Pharmacoepidemiology of non-steroidal anti-inflammatory drug use in Nottingham general practices

C J Hawkey, D J E Cullen, G Pearson, S Holmes, M Doherty, J V Wilson, P Garrud, S Garner, A Maynard, R F A Logan

Research output: Contribution to journalArticlepeer-review

Abstract

Aim: To investigate the pharmacoepidemiology of NSAID usage in Nottingham general practices.

Design: Questionnaire sent to 1137 consecutive recipients of an NSAID prescription from 21 doctors in six general practices with computerized records. Patient responses were subsequently linked to data held on the practice records.

Setting: General practices in and around Nottingham, selected to reflect local variations in number of partners, list size, geographical location, deprivation, prescribing burden and prescribing rate.

Subjects: Unselected patients receiving NSAIDs prescribed for all indications.

Main outcome measures: Indication for treatment, differences in prescribing to different age groups, compliance and overall scheme drug exposure, drug effectiveness and tolerability, possible drug-related adverse events, patients' overall satisfaction with treatment and estimated costs of care.

Results: NSAIDs were used for a wide range of conditions and only a small number of patients had rheumatoid arthritis. The main drugs used were ibuprofen, diclofenac and naproxen. Patients making short-term use of NSAIDs had low compliance if they experienced adverse drug effects, whilst conversely in long-term users, those with high compliance reported more adverse drug effects. Calculated compliance did not vary with age although older patients (over 65 years) claimed in their questionnaires to be more compliant than younger patients.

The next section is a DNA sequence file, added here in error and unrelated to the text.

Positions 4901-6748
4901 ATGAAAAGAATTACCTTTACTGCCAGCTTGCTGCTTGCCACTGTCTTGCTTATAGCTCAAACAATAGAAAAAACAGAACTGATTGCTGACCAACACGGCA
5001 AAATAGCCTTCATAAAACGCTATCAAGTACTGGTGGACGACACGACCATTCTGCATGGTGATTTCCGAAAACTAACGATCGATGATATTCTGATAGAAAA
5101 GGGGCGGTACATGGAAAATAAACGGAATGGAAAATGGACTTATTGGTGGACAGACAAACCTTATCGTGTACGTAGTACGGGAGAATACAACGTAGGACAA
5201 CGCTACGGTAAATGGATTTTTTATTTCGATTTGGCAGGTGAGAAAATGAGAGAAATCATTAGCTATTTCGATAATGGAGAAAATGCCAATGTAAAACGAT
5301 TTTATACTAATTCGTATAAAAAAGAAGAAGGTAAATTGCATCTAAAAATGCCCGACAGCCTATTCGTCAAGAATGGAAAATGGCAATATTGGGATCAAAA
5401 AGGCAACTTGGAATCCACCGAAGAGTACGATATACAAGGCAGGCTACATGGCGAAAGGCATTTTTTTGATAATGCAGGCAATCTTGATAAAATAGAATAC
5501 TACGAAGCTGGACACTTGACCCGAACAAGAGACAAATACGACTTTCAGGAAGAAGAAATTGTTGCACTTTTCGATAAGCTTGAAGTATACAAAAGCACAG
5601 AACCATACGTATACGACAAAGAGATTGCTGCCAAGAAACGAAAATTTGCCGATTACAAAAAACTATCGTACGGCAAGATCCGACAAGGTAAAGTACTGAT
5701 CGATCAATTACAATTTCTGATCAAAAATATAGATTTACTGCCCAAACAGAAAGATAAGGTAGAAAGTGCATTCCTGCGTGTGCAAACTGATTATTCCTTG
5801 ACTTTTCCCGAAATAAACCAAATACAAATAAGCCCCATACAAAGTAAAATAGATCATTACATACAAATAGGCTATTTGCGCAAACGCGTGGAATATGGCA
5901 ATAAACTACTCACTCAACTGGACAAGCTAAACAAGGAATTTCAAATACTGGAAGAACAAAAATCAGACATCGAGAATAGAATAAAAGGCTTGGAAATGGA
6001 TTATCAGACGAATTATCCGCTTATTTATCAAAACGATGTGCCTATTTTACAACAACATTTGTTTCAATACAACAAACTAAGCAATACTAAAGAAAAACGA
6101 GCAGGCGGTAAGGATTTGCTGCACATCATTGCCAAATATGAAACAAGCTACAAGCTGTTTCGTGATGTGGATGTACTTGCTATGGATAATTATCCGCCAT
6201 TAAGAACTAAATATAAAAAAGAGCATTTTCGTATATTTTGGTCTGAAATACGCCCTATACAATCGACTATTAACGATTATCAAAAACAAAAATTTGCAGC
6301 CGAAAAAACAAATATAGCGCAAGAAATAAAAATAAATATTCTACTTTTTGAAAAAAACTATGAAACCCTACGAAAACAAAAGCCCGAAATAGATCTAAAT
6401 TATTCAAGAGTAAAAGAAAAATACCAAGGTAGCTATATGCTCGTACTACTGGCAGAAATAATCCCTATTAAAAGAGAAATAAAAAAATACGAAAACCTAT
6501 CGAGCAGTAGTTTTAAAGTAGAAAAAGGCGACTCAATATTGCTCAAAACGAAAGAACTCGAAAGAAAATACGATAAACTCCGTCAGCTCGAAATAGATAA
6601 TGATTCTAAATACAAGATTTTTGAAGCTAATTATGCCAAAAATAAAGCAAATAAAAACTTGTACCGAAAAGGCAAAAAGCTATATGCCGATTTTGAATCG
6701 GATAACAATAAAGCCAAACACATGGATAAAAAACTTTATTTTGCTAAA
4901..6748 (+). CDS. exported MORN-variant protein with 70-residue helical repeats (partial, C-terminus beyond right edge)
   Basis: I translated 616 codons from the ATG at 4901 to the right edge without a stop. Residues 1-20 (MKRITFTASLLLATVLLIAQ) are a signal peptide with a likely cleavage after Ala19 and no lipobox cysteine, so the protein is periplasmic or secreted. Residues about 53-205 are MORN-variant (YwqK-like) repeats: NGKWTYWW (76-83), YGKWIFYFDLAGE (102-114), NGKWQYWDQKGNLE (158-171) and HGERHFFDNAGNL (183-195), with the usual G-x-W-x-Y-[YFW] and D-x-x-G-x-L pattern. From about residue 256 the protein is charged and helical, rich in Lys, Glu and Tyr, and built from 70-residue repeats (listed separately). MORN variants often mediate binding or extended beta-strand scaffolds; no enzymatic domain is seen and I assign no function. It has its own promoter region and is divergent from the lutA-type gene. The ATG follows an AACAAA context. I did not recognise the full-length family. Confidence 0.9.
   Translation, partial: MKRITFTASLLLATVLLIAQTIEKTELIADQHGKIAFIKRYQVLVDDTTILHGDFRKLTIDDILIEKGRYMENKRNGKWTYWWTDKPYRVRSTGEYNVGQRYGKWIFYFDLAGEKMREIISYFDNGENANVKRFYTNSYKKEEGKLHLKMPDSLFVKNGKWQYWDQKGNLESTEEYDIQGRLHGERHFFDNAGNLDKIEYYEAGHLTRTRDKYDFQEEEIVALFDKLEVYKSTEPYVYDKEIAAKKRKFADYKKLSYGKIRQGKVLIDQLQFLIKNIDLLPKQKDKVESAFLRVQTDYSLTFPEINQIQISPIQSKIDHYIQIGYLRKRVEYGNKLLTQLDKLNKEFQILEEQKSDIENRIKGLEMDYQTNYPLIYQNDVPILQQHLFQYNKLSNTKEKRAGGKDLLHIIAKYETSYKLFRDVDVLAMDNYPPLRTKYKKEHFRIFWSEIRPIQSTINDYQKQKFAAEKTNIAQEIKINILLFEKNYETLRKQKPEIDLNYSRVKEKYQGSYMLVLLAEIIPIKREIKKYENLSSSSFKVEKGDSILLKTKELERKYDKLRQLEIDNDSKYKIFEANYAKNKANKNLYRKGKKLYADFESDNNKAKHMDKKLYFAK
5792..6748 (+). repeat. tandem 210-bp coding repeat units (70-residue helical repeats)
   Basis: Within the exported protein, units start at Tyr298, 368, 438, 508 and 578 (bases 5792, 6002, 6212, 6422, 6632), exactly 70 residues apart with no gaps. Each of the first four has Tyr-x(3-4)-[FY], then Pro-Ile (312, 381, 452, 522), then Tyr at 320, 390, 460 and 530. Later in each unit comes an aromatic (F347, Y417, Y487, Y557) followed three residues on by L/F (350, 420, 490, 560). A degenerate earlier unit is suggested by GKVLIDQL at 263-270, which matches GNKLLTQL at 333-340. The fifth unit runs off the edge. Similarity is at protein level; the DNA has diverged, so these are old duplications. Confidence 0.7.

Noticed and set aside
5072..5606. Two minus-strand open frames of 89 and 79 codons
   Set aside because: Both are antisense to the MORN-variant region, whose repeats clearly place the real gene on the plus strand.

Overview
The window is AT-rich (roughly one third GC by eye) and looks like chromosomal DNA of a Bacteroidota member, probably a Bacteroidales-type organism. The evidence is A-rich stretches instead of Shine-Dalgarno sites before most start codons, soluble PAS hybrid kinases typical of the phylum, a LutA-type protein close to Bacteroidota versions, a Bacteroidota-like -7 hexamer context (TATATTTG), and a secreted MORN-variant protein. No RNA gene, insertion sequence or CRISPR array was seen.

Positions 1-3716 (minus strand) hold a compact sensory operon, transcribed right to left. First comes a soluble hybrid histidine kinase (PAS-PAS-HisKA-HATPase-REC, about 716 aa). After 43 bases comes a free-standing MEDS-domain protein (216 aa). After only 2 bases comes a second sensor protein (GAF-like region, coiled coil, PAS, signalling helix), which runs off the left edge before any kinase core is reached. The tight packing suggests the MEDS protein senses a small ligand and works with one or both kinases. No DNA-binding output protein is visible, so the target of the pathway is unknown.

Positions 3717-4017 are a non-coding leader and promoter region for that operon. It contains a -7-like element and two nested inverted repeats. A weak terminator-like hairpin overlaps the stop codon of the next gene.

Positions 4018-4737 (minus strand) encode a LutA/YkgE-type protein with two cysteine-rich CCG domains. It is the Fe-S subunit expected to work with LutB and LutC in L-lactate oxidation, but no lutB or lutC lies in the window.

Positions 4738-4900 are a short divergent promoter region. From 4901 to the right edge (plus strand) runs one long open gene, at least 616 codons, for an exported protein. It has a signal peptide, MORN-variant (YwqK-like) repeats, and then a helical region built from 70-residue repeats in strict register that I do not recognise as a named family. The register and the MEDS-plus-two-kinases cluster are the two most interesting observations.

Half the patients reported good or complete symptom relief. Half of those questions (and two thirds of those with good or complete symptom relief) rated their NSAID as the best treatment they had received for their current condition. The frequency of gastrointestinal adverse events was higher in the young and the old, which correlated with the use of anti-ulcer drugs, and increased with the total number of medications used.

Conclusions: NSAIDs are used for a wide-range of conditions. They give symptom relief to, and are perceived as effective by, most patients taking them.

Original languageEnglish
Pages (from-to)177-185
Number of pages9
JournalALIMENTARY PHARMACOLOGY
Volume14
Issue number2
Publication statusPublished - Feb 2000

Keywords

  • NONSTEROIDAL ANTIINFLAMMATORY DRUGS

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